ISLAMABAD: Prime Minister Imran Khan has said that chemical castration should be used to punish rapists, following last week’s headline-grabbing case of the gang rape of a mother in front of her children on a major highway in Punjab province. “I am also in favour for publicly hanging of these criminals who have no mercy, no ethics”, he added.
If Pakistan enacts laws to make chemical castration of sexual abusers legal, it will join a small group of nations that allow such a punishment, including Indonesia, Poland, Russia, and Estonia, as well as some states in the United States. In 2011, South Korea became the first Asian country to use chemical castration as a punishment.
The procedure involves using a drug to reduce testosterone levels and affect the sex drive. “Chemical castration should be done on them [rapists],” Khan said in a television interview aired on Monday. “This happens in many countries, I’m reading about it.”
“Or do a surgery so that they can’t do anything more in the future,” he added.
Khan said rape cases needed to be graded in degrees, like murder.
“Whoever is a first degree [rapist], they should be castrated,” the prime minister said. “Do an operation and make them useless.”
Meanwhile, addressing a joint sitting of parliament on Wednesday, Imran Khan announced that the government will soon introduce a three-tier legislation providing for registration of sex offenders, exemplary punishment for rape and child abuse and effective policing.
“Such incidents ruin the lives of victims and their families also have to suffer,” said Mr Khan, referring to the heart-wrenching incident on the Lahore-Sialkot motorway on Sept 9. He pointed out that the main suspect in the recent gang-rape case was a history-sheeter, explaining that global data indicated that such criminals were repeat offenders and therefore maintaining their data was important.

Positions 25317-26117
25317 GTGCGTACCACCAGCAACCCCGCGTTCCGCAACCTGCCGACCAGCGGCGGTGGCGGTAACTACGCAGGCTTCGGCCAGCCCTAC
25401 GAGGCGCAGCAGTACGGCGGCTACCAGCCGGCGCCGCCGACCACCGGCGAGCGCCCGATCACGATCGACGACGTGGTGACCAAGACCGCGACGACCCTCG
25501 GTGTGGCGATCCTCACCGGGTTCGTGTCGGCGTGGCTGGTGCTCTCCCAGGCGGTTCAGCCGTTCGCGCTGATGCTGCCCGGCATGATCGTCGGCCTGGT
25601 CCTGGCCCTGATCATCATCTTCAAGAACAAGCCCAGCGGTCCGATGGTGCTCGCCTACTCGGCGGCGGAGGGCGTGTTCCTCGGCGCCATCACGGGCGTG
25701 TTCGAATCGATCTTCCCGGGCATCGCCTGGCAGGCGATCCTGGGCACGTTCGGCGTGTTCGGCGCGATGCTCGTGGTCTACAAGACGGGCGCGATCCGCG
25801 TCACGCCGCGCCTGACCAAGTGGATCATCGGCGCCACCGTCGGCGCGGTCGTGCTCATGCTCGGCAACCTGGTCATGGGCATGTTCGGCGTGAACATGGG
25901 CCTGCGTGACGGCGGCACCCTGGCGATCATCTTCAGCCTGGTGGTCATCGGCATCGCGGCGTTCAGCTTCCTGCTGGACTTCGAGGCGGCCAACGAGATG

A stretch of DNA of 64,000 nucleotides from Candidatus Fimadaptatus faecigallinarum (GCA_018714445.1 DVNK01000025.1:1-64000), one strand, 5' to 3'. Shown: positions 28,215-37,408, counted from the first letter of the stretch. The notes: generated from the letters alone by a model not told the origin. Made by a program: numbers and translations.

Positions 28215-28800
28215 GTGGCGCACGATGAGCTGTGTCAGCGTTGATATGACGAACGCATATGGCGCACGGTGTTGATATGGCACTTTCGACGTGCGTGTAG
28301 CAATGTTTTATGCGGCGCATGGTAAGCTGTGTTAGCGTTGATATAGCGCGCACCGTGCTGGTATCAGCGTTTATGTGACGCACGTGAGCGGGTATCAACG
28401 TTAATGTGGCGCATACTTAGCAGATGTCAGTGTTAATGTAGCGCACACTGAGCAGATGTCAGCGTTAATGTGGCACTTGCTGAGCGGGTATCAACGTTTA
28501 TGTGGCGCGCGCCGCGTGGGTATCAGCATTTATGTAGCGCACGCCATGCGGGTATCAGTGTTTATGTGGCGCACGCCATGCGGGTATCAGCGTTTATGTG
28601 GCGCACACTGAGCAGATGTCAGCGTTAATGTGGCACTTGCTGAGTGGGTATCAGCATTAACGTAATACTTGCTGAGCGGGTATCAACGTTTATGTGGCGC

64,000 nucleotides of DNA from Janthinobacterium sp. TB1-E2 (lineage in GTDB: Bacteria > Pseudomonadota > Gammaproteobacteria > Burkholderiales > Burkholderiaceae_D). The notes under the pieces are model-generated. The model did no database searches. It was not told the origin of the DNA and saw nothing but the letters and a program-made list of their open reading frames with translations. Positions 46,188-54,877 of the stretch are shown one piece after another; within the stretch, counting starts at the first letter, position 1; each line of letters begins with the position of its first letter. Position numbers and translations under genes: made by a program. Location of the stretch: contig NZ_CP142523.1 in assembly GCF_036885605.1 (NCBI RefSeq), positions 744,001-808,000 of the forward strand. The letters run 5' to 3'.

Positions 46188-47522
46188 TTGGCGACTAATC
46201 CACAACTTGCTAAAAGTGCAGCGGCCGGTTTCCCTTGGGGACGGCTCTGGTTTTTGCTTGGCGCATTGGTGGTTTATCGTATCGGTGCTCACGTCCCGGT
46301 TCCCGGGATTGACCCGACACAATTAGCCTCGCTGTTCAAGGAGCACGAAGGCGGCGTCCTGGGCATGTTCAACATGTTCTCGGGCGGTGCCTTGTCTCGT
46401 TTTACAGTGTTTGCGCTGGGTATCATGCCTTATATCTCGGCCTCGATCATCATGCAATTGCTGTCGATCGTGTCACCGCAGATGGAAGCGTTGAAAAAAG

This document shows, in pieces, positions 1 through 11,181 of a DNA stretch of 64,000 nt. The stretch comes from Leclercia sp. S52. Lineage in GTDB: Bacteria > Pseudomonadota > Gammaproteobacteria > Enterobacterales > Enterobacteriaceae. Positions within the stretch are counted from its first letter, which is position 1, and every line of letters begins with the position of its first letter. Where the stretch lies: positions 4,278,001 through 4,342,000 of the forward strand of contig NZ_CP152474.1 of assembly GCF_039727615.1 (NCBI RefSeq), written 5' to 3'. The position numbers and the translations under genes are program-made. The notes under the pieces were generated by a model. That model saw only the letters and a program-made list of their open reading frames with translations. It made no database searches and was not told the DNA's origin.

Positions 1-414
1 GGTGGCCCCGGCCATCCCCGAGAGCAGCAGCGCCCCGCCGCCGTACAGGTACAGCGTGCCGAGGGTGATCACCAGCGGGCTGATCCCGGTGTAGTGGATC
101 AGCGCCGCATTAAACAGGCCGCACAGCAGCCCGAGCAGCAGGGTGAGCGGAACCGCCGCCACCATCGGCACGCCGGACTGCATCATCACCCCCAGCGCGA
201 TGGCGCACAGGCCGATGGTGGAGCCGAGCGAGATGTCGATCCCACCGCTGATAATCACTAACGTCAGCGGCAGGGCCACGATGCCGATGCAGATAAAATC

The prime minister expressed these views while addressing a joint sitting of parliament after passage of a number of Financial Action Task Force-related bills on Wednesday.
Mr Khan said the legislation being prepared would not only provide for exemplary punishment for rape and child abuse offences but would also contain provisions for registration of sex offenders and effective policing. He admitted that only a very small percentage of such cases were reported to police in the country. Even after the arrest of offenders in rape and child abuse cases, their conviction was not easy in absence of proper prosecution and concrete evidence, he pointed out. For this reason, he said, the bill being prepared would also provide for witness protection.
The prime minister in his speech also accused the opposition parties of trying to blackmail the government over the Financial Action Task Force-related legislation.
He said the opposition sought to exclude money laundering from the NAB law under the cover of FATF-related legislation in order to hide corruption of their leaders who owned precious foreign assets. “Why they are scared if they have not laundered ill-gotten money,” Mr Khan remarked.
According to a report, Mr Khan said, 10 billion dollars were laundered from Pakistan each year. He said Hyde Park-1 was one of the most expensive properties in London. Likewise, Mayfair was among most-prized land in London. He said the other opposition party leader also owned properties in the name of his front-men. However, he said, former president Asif Zardari had a property in New York in his name and a case in this regard was in process.
He also criticised the Pakistan Muslim League-Nawaz and Pakistan Peoples Party governments for five-fold increase in external debts during their 10-year rule. In attempt to justify the borrowings in last two years, the prime minister said what other option was left for the Pakistan Tehreek-i-Insaf (PTI) government to run the country’s affairs when “half of the amount collected by us through taxes went in debt servicing and Rs2,600 billion of the Rs4,000 billion revenue generated in the second year would be spent to pay loan installments”.
Mr Khan said when the government talked of corruption, the opposition clamoured terming it political victimisation. “Are they protecting public interest? They want to save the stolen money,” he said.